Perhaps an easier way to understand it, is you can use Path Signals to terminate the path of another signal at that point, meaning the path that a particular signal looks through won’t effect the state of a signal when it’s occupied. A good rule of thumb is to think of your signal as preventing trains from passing it if a train is inside one of its paths based on where the train wants to go. 
 
For the image above: on the upper station a train entering the station is stopped if another train is on Platform A or D, whereas on the lower station the train is not stopped from entering platform A, regardless if a train is in that block or not. 
 
 

But, what about those other signals‽

 
I hear you cry? 
 
The two Path Signals to the left of the above image are set to ‘Limit Path: Always’. This means that if the block that the path occupies intersects with a block that a train is in, the signal will turn red when a train approaches this Path Signal. 
 
It reads more complex than it is. Picture this: Train A is travelling into the station from the West, going East. The station is already occupied by a train filling with pax. Train A can travel forwards and wait patiently at the signal before the station. Train B has just approached, joining the queue to the station, coming from the SouthWest. Because of the Path Signals utilised, the SouthWest Path Signal will disallow trains from entering the junction, because its path is occupied by Train A. However, a train leaving the station and travelling West can do so! The SouthWest Line is not occupied by Train B! 


 
 
This might be an easier example: 
NIMBY Rails Path Signals and Points 
Simple ‘get on the right path’ points with Path Signals. 
 
The above image should explain a little better. The train on the Left has just departed the station and is taking this Path Signalled junction to get on the upper line to continue East, yet there’s a train waiting at their Path Signal (which is now red, not amber), until the path that signal controls is clear. Note that the Path Signal set to ‘Limit Path Always’ on the upper line of the station is also required, it will be red as this train is moving onto that path, preventing any trains from departing the station and colliding with the train taking its path to the upper line. However it will also be green when the train on the right proceeds into the station, because its path is clear. A regular Simple Block signal will work, but will be red when technically the path is clear, because the block it controls also extends to the lower line. See below for how not to signal this type of point.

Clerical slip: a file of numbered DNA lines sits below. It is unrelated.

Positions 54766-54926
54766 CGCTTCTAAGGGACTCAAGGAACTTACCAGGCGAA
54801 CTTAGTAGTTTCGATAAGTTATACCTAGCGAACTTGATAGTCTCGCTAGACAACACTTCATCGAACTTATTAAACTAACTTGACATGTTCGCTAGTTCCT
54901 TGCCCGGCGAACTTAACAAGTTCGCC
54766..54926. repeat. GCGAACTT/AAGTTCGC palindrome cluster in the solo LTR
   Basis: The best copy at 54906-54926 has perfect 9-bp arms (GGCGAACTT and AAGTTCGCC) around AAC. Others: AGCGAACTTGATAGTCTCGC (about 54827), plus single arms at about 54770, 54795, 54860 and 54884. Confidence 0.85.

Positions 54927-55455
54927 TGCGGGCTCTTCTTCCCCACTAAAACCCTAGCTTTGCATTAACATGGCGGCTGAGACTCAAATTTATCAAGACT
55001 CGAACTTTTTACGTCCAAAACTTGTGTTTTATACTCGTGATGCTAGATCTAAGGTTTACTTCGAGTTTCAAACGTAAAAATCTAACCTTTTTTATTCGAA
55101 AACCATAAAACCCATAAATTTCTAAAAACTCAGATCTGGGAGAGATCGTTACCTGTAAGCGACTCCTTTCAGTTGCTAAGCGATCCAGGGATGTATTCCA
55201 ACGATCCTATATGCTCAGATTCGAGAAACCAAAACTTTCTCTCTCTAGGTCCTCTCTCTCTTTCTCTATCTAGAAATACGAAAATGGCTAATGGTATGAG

NIMBY Rails Path Signals and Points 
How not to signal this point. 
 
 

Fin.

 
Hope this helps understanding simple junctions. Don’t forget that complex junctions are just lots of simple junctions chained together. 
 
As a general rule of thumb: Use Path Signals for every entrance to a branch/point/junction. Where the lines split into different directions, set that Path Signal’s Limit Path to ‘Only for same direction’, with every other Signal that doesn’t split being set to ‘Always’. For the exit to junctions, use Simple Block signals, or Block Balise if you really want to. 
 
Feel free to leave comments and advise on guide formatting and flow, and improvements to help you understand. When I get to signalling my bigger interchanges I’ll show them here to demonstrate. 
 

By Zion Fox

Here we come to an end for NIMBY Rails Path Signals and Points hope you enjoy it. If you think we forget something to include or we should make an update to the post let us know via comment, and we will fix it asap! Thanks and have a great day!